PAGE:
November 10, 2010 - 1:00am

JERUSALEM, Nov. 9 (Xinhua) -- The Israeli Knesset parliament on Tuesday approved in its first reading of a bill that would revoke stipends and other benefits from legislators who fail to appear at criminal proceedings held against them, reported The Jerusalem Post.

One former lawmaker who stands to lose his monthly pension is Azmi Bishara, an Israeli Arab who headed the Balad party and fled the country in April 2007 after being suspected of allegedly spying for Hezbollah during the Second Lebanon War in 2006.

The bill, which won the approval of the Ministerial Committee on Legislation in July, supports revoking the pensions of current or former legislators undergoing investigation for crimes punishable by at least five years imprisonment. It has to pass two more readings before going into effect.

Bishara has been living in exile since fleeing Israel. He tours Arab capitals, lecturing on the Arab-Israeli conflict and is invited by various media organizations to comment on internal Israeli affairs.

Despite accusations by Israel's security establishment that he was paid by Hezbollah to serve as its front observer before and during the war in 2006, Bishara - who vehemently denied the allegations against him - has legally maintained his citizenship and full pension rights.

The High Court of Justice in 2008 rejected a petition demanding to strip Bishara of both his citizenship and pension benefits. The ruling was handed two months after parliament passed an early reading of the current bill.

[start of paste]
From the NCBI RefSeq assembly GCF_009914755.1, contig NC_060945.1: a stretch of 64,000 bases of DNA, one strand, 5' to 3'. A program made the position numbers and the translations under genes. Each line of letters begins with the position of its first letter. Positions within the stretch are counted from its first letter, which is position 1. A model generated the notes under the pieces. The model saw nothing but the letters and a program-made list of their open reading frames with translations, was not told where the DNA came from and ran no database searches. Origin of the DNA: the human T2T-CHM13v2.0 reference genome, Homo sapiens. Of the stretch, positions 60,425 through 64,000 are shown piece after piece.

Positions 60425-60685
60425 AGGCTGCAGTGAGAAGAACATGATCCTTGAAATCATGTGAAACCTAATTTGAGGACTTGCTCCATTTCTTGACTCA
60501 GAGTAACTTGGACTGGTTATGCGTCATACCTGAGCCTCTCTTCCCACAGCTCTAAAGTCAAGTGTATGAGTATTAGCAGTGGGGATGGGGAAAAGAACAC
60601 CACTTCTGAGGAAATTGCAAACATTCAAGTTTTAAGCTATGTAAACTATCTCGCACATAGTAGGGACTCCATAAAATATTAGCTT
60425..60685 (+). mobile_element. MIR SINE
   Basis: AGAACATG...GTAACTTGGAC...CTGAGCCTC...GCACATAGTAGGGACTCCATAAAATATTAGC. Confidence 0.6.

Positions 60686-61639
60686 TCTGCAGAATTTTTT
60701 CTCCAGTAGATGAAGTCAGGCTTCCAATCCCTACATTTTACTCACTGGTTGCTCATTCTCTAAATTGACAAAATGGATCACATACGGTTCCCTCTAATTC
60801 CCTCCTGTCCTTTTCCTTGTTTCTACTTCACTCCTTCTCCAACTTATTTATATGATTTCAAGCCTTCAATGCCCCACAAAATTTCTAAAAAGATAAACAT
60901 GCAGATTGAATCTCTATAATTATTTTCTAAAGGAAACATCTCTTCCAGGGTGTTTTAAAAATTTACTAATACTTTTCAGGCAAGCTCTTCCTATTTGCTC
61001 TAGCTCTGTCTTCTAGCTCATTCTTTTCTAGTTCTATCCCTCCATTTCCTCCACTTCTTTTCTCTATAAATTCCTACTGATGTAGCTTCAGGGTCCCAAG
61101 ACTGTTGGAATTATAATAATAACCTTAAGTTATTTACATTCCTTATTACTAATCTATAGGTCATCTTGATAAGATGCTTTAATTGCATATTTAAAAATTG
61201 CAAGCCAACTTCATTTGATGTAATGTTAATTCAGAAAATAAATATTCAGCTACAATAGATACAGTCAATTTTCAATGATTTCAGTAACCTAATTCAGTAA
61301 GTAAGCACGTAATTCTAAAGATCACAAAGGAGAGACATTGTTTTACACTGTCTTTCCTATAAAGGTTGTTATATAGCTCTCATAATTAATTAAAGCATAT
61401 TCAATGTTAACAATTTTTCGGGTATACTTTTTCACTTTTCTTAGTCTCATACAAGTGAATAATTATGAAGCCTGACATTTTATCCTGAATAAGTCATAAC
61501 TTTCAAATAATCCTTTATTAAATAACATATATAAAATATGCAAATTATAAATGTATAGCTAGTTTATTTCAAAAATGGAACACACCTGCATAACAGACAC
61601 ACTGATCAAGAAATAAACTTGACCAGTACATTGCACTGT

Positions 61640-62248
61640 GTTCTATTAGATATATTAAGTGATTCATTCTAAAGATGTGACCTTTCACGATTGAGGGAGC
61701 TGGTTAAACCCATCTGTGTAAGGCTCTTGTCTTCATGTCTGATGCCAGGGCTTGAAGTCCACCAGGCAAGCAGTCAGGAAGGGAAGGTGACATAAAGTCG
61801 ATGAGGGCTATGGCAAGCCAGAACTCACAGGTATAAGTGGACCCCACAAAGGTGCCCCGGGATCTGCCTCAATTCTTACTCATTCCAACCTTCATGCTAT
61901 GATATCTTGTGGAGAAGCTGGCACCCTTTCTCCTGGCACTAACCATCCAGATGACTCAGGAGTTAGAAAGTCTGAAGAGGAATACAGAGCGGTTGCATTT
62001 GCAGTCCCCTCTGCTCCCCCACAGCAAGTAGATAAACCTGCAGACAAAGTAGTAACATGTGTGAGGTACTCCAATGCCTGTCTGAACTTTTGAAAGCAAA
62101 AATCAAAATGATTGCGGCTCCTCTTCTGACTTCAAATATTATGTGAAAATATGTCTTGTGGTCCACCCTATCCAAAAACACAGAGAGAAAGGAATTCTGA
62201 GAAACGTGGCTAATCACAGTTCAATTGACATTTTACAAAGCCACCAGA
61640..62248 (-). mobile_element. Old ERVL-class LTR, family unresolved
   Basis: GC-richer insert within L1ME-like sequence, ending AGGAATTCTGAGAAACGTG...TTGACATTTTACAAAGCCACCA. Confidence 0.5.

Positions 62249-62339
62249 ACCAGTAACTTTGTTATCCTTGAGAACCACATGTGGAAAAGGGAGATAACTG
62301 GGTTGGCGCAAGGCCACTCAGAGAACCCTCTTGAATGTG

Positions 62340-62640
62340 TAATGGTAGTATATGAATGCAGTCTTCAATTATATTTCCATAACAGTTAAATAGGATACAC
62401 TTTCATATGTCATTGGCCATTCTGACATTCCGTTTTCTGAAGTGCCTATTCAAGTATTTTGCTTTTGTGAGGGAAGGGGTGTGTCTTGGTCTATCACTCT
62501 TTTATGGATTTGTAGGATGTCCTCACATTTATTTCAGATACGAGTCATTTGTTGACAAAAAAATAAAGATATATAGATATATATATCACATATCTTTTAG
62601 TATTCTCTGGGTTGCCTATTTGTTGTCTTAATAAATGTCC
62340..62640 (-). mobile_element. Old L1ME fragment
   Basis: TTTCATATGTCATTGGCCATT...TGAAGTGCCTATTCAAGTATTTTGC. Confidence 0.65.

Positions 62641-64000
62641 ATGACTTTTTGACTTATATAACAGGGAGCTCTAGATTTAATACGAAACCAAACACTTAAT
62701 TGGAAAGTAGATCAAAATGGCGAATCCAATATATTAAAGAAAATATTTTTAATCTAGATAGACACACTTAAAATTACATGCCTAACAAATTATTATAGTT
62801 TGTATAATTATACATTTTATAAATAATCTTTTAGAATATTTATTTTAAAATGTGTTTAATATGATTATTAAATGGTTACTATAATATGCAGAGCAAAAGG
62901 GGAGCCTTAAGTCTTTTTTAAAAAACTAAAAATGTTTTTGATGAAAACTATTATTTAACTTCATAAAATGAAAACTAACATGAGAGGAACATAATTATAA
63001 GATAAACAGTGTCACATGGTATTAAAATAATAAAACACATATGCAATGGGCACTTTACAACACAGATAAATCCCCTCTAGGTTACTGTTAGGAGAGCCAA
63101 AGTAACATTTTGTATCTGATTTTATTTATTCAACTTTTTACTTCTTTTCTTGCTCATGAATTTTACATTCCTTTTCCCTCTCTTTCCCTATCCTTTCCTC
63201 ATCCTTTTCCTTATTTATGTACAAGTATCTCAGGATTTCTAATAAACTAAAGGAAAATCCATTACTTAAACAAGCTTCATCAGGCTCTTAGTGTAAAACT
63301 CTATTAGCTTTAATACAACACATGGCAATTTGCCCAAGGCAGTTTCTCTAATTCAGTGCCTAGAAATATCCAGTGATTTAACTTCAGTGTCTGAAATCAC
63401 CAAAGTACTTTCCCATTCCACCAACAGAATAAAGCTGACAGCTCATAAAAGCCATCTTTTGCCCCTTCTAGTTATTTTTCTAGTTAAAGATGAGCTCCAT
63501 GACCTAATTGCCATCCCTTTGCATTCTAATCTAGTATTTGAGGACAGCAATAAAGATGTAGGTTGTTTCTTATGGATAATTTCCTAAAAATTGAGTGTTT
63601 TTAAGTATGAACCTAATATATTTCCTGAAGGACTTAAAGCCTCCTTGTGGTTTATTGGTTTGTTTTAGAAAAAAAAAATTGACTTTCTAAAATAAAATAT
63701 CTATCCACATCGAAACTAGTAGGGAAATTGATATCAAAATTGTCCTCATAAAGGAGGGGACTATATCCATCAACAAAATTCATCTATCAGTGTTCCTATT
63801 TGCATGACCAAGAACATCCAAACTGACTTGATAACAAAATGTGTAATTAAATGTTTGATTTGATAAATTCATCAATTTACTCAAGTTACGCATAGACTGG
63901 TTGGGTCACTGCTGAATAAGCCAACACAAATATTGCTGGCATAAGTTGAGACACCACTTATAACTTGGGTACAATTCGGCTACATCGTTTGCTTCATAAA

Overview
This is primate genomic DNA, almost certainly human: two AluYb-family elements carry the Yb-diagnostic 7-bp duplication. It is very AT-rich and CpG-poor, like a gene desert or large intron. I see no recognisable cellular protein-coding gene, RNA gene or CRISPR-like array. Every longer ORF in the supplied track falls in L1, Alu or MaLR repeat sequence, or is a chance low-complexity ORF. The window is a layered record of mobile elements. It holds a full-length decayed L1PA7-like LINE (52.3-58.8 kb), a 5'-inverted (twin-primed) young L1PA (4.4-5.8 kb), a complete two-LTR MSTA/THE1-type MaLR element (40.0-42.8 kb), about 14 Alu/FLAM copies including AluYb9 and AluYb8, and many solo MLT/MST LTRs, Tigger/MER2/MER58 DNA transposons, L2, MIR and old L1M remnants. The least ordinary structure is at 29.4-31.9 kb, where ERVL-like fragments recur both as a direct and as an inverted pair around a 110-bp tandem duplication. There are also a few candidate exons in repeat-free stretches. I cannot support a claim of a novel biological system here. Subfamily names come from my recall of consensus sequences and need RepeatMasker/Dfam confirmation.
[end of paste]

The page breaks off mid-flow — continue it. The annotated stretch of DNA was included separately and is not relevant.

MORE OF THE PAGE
The parliamentarians who initiated the bill, which they hope will eventually win final approval and become the "Bishara Law," said Tuesday that an "absurd reality" currently enables a serving or former legislator to enjoy benefits even after being implicated in a crime.

They noted that Bishara has received more than 500,000 shekels (about 138,000 U.S. dollars) since fleeing the country.

"We felt it was necessary to find a solution to the situation," Yisrael Hasson of the Yisrael Beiteinu party, one of the initiators of the bill, said. "Bishara cynically exploited the law and mocked the state's legal institutions. I don't know any other country engaged in conflict which pays an agent of the enemy hundreds of thousands of shekels," he was quoted by the report as saying.


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